Liberal Democrat David Laws has called for schools to be protected from the “whims of here-today, gone-tomorrow politicians”, leading to a better education system.
The Schools Minister has warned of the “corrosive impact” of self-interested political meddling in schools and claimed that parents and teachers would have much greater confidence in an education system with less “political interference”.
Mr Laws recognised that there is an important role for politicians in setting the overall strategy and financing of the school system, but the detail should be left to subject specialists. “Ministers float in and out of the department, often for quite short periods of time,” he said.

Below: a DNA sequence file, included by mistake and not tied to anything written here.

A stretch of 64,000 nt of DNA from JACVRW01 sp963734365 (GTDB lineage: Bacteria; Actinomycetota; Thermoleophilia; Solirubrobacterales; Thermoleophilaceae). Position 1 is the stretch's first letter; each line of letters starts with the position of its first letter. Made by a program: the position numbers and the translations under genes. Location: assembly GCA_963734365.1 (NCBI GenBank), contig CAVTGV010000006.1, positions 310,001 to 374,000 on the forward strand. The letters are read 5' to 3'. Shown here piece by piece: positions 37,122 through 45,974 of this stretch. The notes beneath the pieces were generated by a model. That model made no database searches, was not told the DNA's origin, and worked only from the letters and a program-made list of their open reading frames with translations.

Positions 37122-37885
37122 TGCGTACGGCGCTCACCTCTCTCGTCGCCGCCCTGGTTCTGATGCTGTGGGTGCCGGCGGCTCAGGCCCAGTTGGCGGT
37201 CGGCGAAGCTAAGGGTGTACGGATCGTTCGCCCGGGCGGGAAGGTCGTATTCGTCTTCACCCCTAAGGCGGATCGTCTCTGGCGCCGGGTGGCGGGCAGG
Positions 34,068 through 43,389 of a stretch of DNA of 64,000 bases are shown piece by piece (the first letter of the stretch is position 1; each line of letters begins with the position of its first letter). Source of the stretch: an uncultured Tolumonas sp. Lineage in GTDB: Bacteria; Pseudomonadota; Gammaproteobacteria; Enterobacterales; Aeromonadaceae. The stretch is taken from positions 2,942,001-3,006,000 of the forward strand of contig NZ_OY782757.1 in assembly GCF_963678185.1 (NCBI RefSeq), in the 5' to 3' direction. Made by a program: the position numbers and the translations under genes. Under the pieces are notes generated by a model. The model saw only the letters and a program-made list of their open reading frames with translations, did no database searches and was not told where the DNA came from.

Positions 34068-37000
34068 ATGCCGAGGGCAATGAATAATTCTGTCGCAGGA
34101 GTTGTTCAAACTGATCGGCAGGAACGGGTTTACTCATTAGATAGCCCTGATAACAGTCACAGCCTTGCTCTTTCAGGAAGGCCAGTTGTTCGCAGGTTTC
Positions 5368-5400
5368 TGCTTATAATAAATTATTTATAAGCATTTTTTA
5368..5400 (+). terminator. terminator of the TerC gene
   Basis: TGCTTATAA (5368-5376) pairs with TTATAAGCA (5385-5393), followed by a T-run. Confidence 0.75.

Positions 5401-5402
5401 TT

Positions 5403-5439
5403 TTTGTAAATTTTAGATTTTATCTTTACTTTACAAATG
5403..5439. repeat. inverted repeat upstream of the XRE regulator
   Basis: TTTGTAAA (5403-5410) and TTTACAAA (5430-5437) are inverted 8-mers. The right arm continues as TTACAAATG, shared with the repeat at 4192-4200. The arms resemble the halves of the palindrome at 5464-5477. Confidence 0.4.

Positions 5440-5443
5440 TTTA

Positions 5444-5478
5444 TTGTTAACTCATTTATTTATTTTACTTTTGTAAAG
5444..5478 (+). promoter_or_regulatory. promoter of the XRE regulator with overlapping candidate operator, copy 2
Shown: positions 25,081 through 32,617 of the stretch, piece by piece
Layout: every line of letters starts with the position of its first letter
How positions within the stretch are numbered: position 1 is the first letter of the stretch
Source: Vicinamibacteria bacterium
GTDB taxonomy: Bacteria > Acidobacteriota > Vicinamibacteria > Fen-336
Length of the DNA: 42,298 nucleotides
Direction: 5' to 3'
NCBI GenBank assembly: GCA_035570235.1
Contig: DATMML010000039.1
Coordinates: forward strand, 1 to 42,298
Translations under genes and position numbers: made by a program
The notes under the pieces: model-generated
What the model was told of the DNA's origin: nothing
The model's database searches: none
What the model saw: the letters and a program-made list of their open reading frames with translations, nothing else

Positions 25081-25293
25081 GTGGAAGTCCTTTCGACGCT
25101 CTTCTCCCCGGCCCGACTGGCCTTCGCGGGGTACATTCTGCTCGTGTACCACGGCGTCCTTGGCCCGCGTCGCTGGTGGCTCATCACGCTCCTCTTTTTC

In what will be interpreted as a thinly veiled criticism of former Education Secretary Michael Gove, he claimed: “We’ve had in this Parliament parts of the English and history curriculum decided…on the whim of here-today, gone-tomorrow politicians down to the level of what works of English Literature should be taught.”
The BBC reports that Mr Laws wants an independent body to set the curriculum content and measure whether standards in schools are really improving or declining. The Education Standards Authority would “put subject experts in the driving seat rather than politicians”, prevent short-term political changes in the curriculum and provide an objective measure on standards to stop politicians “marking their own homework”.
However, Shadow Secretary of State for Education Tristram Hunt said: “The Liberal Democrats are entirely complicit in delivering this Government’s damaging schools policy. Nick Clegg’s party record shows that the Liberal Democrats cannot be trusted with raising standards in our schools.”
Do you think David Laws is right to attack political meddling in schools, and is an Education Standards Authority the solution?